Covering the entire continent from Morocco, Libya, and Egypt in the north to the Cape of Good Hope in the south, and the surrounding islands from Cape Verde in the west to Madagascar, Mauritius, and Seychelles in the east, the Encyclopedia of African History is a new A-Z reference resource on the history of the entire African continent.
This is the first truly comprehensive treatment to cover all aspects of 19th-century history including: population, politics and government, economy and work, society and culture, religion, social problems and reform, everyday life and foreign policy.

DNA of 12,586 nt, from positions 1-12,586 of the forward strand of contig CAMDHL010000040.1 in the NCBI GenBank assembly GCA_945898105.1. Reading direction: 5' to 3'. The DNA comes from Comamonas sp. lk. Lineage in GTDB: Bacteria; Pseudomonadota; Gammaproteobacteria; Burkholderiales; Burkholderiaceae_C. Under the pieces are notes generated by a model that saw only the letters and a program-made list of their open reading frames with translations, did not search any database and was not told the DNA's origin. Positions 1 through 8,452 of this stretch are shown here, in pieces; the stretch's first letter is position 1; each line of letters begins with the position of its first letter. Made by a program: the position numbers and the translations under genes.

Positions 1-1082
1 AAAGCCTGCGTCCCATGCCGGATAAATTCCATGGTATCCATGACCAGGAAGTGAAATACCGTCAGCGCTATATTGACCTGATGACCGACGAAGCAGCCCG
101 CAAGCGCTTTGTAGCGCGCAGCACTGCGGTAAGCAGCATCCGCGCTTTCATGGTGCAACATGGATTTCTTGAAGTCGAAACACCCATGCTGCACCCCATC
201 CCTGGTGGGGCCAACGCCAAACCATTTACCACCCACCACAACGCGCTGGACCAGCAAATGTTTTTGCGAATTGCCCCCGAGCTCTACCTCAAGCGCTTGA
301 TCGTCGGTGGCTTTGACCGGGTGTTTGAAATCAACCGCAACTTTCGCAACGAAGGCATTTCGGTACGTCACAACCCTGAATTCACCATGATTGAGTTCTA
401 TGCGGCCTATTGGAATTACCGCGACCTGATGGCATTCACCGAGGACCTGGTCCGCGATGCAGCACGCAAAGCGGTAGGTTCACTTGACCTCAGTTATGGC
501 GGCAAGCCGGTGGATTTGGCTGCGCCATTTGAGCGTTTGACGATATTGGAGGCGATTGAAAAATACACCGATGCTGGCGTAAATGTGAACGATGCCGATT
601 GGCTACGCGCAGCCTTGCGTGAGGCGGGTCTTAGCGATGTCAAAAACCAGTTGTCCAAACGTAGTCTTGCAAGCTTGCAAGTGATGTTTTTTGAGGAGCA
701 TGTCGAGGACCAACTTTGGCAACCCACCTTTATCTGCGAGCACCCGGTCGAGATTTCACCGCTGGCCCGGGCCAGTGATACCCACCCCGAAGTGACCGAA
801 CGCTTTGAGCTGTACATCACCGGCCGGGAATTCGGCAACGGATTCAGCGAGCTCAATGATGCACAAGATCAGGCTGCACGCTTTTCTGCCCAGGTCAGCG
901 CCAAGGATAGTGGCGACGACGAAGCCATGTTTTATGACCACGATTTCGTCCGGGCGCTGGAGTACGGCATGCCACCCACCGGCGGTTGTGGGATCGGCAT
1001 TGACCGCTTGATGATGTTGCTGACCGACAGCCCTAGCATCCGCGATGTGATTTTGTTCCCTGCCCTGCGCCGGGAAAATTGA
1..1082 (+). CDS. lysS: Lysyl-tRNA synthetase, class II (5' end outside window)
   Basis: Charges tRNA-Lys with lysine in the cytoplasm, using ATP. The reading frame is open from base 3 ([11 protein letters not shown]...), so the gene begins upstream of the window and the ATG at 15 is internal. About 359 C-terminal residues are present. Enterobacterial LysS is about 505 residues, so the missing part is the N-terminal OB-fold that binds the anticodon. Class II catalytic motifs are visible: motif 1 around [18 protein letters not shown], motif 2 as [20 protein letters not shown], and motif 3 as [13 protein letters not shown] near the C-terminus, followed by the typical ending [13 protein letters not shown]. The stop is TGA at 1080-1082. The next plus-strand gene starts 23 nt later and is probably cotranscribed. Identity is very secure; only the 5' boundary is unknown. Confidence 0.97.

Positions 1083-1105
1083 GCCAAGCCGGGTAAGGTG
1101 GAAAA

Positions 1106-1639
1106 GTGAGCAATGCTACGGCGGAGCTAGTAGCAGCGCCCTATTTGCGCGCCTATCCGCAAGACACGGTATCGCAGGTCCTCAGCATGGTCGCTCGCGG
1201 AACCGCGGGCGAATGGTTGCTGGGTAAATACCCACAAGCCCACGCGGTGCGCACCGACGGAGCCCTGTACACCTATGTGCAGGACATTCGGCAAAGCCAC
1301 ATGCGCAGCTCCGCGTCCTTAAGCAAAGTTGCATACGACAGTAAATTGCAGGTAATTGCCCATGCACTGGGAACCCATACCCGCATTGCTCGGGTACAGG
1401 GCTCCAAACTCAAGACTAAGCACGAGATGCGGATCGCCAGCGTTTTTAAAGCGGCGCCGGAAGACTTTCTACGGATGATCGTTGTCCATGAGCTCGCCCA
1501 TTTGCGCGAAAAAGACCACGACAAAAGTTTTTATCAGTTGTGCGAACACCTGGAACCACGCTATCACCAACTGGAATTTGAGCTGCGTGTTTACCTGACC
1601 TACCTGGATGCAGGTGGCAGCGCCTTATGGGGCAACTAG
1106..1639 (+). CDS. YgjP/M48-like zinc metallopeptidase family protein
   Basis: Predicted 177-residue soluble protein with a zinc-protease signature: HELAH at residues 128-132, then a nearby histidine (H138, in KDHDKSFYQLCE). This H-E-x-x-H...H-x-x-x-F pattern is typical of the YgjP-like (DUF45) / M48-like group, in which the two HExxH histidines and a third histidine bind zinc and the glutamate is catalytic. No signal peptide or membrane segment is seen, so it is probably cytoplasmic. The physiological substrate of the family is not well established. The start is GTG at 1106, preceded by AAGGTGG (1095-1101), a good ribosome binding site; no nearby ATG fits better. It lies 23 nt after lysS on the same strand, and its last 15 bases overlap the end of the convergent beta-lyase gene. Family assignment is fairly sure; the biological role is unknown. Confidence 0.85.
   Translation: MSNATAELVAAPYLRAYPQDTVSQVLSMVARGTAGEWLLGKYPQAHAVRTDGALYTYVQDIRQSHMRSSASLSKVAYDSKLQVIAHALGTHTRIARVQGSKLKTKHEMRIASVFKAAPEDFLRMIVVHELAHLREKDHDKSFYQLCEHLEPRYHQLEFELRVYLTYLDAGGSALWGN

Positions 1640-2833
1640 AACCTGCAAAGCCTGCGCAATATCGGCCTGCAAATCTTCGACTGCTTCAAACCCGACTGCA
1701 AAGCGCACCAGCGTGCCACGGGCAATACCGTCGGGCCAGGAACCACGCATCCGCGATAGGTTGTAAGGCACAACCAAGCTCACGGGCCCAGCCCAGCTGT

With nearly 250 individually signed entries, the Encyclopedia of Twentieth-Century African History explores the ways in which the peoples of Africa and their polities, states, societies, economies, environments, cultures and arts were transformed during the course of that century.
This new edition reflects important recent changes in historical trends and historical thinking. In addition to showcasing traditional facts of national leadership and state power, the Encyclopedia embraces social and cultural developments, non-European history, women's history, religion, health, economics, technology, and other vital but less often reported aspects of the human drama.